Justin Clark, a senior political adviser and senior counsel to Trump’s reelection campaign, was caught discussing 2020 voter suppression efforts while at a Wisconsin chapter meeting of the Republican National Lawyers Association, according to the AP, though Clark denies it and says he was discussing “false accusations” that the GOP engages in voter suppression.
Clark can be heard on tape at the event saying, “Traditionally it’s always been Republicans suppressing votes in places. Let’s start protecting our voters. We know where they are. … Let’s start playing offense a little bit. That’s what you’re going to see in 2020. It’s going to be a much bigger program, a much more aggressive program, a much better-funded program.”
Clark continued, “We’ve all seen the tweets about voter fraud, blah, blah, blah. Every time we’re in with [Trump], he asks what are we doing about voter fraud? What are we doing about voter fraud?’ The point is he’s committed to this, he believes in it and he will do whatever it takes to make sure it’s successful.”
The 2020 election will be markedly different from 2016 in one key way: the Republican National Committee is allowed, for the first time since 1982, to engage in poll monitoring. The RNC had lost their ability to do so through a consent decree stemming from a lawsuit filed by the Democratic National Committee claiming the RNC had intimidated black voters in the New Jersey governor’s election. That consent decree has since been lifted. So while in 2016, the Trump campaign had to organize their own poll monitoring, now that the consent decree no longer exists, the RNC can use its multi-million dollar coffers to conduct poll monitoring nationwide.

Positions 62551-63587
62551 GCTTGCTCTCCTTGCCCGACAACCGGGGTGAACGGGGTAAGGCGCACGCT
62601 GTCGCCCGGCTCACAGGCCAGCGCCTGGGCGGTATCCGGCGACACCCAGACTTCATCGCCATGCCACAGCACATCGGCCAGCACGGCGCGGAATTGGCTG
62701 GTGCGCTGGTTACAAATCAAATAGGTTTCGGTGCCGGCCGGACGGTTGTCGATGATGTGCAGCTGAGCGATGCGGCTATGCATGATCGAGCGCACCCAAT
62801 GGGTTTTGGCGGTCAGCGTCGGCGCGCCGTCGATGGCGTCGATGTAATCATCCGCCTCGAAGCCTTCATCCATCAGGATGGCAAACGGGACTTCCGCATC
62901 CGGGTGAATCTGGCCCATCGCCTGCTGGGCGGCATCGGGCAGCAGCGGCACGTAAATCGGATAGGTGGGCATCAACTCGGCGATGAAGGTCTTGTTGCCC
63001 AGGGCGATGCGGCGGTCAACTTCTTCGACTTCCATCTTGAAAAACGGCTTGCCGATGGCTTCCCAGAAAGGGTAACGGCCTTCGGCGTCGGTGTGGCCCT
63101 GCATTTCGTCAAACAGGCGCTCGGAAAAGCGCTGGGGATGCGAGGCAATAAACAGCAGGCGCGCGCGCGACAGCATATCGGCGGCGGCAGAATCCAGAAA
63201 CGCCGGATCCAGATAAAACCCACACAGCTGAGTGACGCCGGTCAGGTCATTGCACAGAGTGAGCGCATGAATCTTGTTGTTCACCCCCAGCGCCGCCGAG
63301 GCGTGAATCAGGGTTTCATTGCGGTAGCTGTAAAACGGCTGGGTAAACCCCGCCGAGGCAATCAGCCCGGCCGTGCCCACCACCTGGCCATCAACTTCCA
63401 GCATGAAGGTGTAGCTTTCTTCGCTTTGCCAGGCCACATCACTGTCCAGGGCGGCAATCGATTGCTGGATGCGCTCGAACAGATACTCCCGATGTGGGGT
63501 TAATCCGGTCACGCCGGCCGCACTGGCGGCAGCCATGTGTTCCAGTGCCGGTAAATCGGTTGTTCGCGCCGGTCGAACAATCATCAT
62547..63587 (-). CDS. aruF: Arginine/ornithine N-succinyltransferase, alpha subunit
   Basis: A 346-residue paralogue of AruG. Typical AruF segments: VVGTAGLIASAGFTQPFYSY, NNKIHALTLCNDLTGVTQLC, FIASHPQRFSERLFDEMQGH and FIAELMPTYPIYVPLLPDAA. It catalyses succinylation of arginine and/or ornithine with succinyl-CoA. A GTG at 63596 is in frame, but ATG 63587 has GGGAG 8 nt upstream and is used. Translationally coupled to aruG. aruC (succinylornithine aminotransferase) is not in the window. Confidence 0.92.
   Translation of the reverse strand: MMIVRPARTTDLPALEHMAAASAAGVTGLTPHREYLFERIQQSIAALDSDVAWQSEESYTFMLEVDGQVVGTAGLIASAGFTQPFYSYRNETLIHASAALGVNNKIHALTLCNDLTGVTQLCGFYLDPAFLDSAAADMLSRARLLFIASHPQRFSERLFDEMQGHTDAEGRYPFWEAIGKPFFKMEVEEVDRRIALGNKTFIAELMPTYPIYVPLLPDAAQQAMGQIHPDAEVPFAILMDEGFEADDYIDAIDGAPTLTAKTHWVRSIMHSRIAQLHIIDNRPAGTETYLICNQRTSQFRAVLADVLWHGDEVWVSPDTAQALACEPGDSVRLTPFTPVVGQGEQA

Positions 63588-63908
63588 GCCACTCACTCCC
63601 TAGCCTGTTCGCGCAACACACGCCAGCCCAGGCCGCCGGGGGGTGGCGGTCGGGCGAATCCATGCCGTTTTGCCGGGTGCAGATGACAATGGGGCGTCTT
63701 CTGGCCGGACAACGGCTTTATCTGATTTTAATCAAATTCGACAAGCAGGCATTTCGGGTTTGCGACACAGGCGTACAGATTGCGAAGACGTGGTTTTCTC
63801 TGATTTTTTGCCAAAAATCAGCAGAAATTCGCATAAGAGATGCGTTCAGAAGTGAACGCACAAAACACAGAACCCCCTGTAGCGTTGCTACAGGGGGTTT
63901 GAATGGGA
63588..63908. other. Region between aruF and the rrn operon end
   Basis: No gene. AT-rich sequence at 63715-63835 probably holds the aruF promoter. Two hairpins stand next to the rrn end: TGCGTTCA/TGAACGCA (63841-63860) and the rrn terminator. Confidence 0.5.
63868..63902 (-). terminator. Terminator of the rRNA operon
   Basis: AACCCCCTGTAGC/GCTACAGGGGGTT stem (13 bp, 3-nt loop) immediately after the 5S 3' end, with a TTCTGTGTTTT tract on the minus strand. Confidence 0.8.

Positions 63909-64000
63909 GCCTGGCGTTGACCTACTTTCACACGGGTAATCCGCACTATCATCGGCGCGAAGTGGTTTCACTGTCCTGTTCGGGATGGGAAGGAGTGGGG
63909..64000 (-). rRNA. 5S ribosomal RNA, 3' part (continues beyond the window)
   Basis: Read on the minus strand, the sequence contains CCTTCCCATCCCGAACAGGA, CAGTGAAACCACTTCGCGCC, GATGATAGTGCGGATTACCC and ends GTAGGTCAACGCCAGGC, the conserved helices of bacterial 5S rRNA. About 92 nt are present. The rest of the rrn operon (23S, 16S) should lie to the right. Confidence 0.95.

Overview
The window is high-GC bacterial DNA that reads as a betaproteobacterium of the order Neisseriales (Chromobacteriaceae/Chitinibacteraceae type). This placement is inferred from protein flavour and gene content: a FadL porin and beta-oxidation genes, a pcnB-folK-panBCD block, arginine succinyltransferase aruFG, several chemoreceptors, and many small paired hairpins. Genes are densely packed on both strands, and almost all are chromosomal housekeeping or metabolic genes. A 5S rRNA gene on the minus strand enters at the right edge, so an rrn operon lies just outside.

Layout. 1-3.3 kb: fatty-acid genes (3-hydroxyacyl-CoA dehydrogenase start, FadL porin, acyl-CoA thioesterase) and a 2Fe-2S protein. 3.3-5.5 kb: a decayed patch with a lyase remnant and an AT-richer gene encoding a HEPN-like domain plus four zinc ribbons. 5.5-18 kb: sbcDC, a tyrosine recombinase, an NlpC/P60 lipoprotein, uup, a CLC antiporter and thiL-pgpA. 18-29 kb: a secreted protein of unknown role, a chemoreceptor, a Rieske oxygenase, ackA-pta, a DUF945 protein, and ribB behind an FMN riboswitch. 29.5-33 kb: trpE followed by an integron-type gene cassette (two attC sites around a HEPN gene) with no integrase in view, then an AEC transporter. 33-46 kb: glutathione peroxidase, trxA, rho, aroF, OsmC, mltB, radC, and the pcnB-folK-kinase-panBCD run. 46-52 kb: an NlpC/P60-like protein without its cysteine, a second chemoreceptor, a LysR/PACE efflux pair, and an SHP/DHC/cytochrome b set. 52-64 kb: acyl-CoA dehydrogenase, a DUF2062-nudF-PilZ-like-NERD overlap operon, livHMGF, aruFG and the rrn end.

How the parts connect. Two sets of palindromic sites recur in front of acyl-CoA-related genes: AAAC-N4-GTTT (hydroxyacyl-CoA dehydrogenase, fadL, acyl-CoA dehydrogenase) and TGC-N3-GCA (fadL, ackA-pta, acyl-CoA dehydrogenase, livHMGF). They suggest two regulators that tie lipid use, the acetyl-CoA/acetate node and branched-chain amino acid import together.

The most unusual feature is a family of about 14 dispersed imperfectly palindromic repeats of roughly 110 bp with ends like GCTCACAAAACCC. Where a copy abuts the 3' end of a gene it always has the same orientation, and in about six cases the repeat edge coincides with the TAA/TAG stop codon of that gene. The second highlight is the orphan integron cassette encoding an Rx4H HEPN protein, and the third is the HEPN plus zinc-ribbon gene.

But when asked by the AP about his remarks, Clark denied he was talking about what Trump plans to do and was instead talking about how Republicans have been “falsely accused” of voter suppression. “As should be clear from the context of my remarks, my point was that Republicans historically have been falsely accused of voter suppression and that it is time we stood up to defend our own voters,” Clark said. “Neither I nor anyone I know or work with would condone anyone’s vote being threatened or diluted and our efforts will be focused on preventing just that.”